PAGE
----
The famed Oaxaca knife maker Angel Aguilar died several years ago and his brother Apolinar carries on the craftsman tradition by making forging Toledo steel swords and knives in the Angel Aguilar Studio in Ocotlan de Morales, Oaxaca.  I wanted to update all the mis-information floating about that Angel is still at his forge!

Someone recently wrote to me to suggest that.  So, I thought I would add a small insert here to the contrary to keep accurate information circulating on the Internet.

I want to refer you to the very brief Oaxaca Times story about Apolinar Aguilar Velasco written in August 2011.

Friends of Oaxaca Folk Art features Apolinar in their fine book on Oaxaca Folk Art and on their website where you can see a photo of him and his fantastic work.  You can find Apolinar at Callejón Victoria S/N, Ocotlan de Morales, Oaxaca.

As a sidebar: What is fascinating about all the information available online is that it can quickly become outdated and unreliable!  So, it’s important to check facts before referring people to a website or blog that might have come down years ago 🙂  Which is why I am not going to approve the comment about how to find Angel Aguilar and reference to an article written in 2006!


Weekly Photo Challenge: Possibility

Sunset at Las Cuevitas

New Year’s in Teotitlan del Valle, Oaxaca, is an extraordinary, momentous and reflective time when families gather to make wishes for the coming year.  The celebration is on January 2 when the entire village makes a pilgrimage to the caves (las cuevitas) or grottoes in the hills outside the town.  There, they make an offering to the Virgin of Guadalupe for the hopes, dreams and possibilities of the year to come.  From the twigs, rocks and grasses, families will construct a symbolic house, adding a roof or a garden or barnyard or a new addition or a second floor.  Everyone wants to create a home that holds children, grandchildren, grandparents, aunts and uncles.  This is a sign of both satisfaction and wealth.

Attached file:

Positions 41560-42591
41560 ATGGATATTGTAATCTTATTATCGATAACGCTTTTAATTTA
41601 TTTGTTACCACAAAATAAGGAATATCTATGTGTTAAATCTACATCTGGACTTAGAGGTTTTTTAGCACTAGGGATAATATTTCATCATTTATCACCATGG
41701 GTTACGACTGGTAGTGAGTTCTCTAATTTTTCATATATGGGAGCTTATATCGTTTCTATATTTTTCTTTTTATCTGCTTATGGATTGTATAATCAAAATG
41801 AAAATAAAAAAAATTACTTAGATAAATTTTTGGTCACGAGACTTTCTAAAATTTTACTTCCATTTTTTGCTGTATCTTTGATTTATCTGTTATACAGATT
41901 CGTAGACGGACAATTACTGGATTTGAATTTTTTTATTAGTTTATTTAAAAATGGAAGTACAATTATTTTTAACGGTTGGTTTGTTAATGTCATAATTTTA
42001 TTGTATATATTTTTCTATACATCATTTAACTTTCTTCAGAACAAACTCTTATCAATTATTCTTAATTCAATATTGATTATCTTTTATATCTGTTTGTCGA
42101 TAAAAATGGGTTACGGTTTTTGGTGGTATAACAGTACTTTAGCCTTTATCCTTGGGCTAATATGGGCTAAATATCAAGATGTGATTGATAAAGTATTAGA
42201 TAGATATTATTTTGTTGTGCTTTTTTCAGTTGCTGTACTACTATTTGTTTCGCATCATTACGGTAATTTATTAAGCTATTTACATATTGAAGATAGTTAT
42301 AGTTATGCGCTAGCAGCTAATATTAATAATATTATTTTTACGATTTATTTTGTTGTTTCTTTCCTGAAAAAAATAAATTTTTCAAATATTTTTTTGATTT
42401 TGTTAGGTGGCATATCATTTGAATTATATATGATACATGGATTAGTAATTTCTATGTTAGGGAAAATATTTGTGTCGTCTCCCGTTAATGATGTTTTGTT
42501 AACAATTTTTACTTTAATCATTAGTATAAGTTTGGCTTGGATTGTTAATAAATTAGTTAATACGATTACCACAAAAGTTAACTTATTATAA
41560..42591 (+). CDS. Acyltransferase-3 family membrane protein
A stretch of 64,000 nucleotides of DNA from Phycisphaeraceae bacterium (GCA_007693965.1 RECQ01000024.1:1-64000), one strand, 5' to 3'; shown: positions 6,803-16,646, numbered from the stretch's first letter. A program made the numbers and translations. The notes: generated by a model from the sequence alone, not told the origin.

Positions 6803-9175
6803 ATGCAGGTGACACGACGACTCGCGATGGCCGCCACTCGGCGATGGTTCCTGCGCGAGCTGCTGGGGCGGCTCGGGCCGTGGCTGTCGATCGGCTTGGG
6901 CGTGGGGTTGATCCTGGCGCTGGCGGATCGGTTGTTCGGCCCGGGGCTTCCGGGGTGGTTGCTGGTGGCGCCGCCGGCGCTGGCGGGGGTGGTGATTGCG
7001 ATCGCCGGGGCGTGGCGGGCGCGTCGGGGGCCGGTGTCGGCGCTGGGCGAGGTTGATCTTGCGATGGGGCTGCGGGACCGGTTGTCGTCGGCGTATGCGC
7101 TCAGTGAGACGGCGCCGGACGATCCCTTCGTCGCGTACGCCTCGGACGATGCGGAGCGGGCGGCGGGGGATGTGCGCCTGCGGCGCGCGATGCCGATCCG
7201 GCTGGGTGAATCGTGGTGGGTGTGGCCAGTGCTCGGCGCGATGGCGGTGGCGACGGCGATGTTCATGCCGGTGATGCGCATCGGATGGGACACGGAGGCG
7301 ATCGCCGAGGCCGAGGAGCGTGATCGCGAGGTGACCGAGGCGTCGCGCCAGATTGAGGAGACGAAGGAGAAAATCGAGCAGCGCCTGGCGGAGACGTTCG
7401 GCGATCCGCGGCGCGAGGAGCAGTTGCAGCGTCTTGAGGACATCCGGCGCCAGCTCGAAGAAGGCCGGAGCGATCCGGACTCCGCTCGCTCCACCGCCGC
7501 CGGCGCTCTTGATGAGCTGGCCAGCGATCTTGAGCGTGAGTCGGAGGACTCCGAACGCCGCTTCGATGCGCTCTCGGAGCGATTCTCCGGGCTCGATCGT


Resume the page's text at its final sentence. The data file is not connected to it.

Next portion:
This photo captures the mystery of the Las Cuevitas annual ritual.  As the sun sets and the people gather, the possibilities for the future are luminous.

Las Cuevitas Sparkler

The boy sits by the “house” made of rocks contemplating his future.  A sparkler lights the space.  Are the possibilities limitless for him?  Oaxaca is the second poorest state in Mexico and many young people migrate to the cities or El Norte looking for work.  Perhaps he will stay in the village and work construction or weave like his father or grandfather before him or plow his father’s fields and plant them with organic indigenous maize.  Will he dream of going on to high school?  Perhaps. And, then, what possibilities will open to him?

A family wishes for bright possibilities

Circle of Women, a not-for-profit advocacy organization, says, “Oaxaca, being a mainly indigenous state, has one of the lowest literacy rates in Mexico, and literacy among indigenous adult women is even lower. Historically there has been a major bias towards Spanish literacy in education, leaving indigenous languages marginalized. Migration to the US for jobs has also left women as heads of households. Illiteracy and discrimination has been a major barrier for women in trying to market their weaving products and create sustainable micro-businesses.”

See our Oaxaca arts workshops:  Christmas and New Year’s photojournalism workshop, Day of the Dead documentary photography, creative writing, and more.